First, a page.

The rest of the Meadow might be with some labour dam’d in also, and if peopled by industrious Inhabitants might be of very great advantage, not only in regard to this Province but also, as mentioned above, for the supply of neighbouring Governments.

The houses which compose a kind of scattered Town lies on a rising ground along two Cricks which run betwixt it and the Meadow, and make of this last a kind of peninsula. This place has great Store of Cattle, and other conveniencies of life, and in the road they catch white porpoises, a kind of fish, the bladder of which turned into oil, yields a good profit.

The Inhabitants of this place and round about it are more numerous than those of the British river, besides the number if Indians which often resort here, and as they never had any force near them to bridle them, are less tractable and subject to command. All the orders sent to them if not suited to their humors, are scoffed and laughed at, and they put themselves on a footing of obeying no Government. It will not be an easy matter to oblige these Inhabitants to submit to any terms that do not suit to their humours unless a good force be landed there, and a Fort or redoubt of earth be thrown up and well ditched and friezed and palisaded till a more durable may be built; this redoubt must have four pieces of cannon (sakers) and command the meadow, which is their treasure. The force sent for that purpose must be three or four hundred men, the reason of which will appear, when it is considered, when the wildness of the harbour will not make it safe for any Ship of force to remain there to give countenance to such an undertaking, and then even if she could anchor safely, it must be at a distance of near twelve miles from the place where the said redoubt is to be built and that any other vessels, which must be employed to carry the troops, and workmen must lie ashore dry, sixteen hours at least of the twenty four, and may be liable to be burned, and thereby cut off the retreat of those employed in this work unless they are able to defend themselves and make head against the Inhabitants and the Indians; who will never suffer it to go on, if not kept in awe by a sufficient force. The redoubt ought to be capable of receiving a hundred and fifty men, which will be enough to curb the Inhabitants till they grow more loyal, or better be put in their stead.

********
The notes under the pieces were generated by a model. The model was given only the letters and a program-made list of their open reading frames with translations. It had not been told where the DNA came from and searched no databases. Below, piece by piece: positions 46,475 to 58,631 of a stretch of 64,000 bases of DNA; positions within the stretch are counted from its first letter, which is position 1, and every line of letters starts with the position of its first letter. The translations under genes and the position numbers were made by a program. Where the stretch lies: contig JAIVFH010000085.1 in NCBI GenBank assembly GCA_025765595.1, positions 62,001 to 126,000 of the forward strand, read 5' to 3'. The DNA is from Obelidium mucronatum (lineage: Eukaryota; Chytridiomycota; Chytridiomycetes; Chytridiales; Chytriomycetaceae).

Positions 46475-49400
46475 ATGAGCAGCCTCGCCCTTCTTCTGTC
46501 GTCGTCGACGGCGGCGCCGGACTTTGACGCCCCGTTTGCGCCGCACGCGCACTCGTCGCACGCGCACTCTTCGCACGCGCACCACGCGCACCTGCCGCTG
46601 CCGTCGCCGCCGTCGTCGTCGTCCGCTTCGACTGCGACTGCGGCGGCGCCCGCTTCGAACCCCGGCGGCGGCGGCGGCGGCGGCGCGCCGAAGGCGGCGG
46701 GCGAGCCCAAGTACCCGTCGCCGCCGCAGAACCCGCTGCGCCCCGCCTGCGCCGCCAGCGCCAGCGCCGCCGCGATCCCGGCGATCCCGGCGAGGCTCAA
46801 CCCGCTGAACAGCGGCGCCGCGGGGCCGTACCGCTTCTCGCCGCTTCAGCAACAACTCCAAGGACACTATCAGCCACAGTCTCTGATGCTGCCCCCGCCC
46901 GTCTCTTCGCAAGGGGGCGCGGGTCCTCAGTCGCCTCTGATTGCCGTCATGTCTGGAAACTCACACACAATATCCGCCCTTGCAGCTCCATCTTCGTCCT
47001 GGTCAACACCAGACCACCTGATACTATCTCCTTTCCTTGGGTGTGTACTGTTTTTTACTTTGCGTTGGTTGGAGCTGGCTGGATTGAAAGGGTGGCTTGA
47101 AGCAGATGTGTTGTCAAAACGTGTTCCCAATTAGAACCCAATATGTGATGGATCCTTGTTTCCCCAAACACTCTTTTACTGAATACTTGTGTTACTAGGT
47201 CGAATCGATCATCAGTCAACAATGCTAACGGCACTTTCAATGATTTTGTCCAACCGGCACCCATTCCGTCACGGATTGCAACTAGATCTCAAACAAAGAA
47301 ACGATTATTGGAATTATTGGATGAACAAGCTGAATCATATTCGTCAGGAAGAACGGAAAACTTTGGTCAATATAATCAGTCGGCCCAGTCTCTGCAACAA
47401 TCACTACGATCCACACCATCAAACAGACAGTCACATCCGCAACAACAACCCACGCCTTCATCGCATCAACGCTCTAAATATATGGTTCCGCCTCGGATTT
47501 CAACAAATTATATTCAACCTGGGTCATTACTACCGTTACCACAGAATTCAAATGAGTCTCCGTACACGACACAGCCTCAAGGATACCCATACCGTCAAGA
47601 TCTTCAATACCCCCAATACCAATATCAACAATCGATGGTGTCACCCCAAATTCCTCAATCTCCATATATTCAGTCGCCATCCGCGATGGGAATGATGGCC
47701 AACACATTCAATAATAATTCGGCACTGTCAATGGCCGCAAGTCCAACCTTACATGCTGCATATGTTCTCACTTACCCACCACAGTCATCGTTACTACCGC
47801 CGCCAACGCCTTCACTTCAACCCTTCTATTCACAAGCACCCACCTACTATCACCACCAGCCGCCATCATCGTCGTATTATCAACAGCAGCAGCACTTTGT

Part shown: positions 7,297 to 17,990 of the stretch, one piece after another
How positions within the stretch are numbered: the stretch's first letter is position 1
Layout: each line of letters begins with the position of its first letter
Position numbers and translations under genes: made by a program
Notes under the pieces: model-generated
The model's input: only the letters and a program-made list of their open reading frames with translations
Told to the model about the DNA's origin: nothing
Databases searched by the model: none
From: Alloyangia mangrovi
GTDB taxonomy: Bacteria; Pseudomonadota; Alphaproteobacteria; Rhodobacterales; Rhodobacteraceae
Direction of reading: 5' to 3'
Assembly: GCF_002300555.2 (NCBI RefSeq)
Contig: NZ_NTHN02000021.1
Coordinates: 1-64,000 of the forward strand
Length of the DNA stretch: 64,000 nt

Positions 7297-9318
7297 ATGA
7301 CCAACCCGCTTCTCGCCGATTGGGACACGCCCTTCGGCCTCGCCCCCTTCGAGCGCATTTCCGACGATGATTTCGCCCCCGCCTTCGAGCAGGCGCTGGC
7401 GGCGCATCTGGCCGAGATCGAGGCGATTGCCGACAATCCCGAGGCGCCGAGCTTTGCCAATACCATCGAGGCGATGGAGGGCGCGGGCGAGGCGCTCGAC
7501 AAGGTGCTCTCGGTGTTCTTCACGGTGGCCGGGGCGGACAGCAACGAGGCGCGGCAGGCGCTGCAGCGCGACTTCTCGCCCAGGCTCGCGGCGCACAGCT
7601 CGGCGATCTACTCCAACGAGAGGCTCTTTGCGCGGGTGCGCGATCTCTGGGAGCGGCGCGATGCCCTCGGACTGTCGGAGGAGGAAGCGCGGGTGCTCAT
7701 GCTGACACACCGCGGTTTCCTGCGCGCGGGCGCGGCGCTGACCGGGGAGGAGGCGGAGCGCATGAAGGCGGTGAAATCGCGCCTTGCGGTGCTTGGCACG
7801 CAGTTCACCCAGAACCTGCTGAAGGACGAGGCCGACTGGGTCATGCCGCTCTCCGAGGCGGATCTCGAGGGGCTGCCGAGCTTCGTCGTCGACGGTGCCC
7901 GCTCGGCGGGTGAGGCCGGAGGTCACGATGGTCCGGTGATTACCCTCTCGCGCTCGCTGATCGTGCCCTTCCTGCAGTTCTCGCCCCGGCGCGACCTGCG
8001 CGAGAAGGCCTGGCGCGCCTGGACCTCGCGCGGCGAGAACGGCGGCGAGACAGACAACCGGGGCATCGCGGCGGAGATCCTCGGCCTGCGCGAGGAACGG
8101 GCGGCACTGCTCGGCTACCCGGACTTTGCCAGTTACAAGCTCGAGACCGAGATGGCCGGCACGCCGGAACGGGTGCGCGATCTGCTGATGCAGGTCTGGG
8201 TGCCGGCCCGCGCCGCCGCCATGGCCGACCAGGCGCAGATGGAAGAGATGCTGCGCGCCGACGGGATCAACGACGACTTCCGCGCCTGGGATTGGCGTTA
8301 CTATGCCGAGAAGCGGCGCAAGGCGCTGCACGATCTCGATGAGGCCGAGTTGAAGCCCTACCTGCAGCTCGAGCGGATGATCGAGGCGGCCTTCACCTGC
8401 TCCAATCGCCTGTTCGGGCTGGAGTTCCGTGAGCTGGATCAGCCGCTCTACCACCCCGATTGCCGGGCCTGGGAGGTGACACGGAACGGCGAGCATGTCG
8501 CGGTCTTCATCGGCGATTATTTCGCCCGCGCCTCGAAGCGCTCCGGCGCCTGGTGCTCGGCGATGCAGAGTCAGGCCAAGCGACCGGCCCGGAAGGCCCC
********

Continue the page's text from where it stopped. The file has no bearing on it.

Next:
Cobequid lies about twelve leagues North East of Manis, at the upper end of the Easternmost branch of the Bay of Fundy.

There are about fifty French Families settled in this place. The soil of which produces good grain, and abounds in cattle and other conveniencies of life. By a River the Inhabitants have communication with Chibucto a harbor on the Eastern Coast and by a road across the woods at a distance of about twenty leagues they fall into the Bay of Vert, in the Gulph of St. Lawrence, by which they drive a trade to Cape Breton. The Indians resort much to this place.

Chignecto is seated upon the Westermost branch of the Bay of Fundy almost at the upper end of it. The inhabitants are numerous having much increased of late years, and are about seventy or eighty families. This place is about twelve leagues distant from Manis having a communication by a river which discharges itself into Manis Rhoad.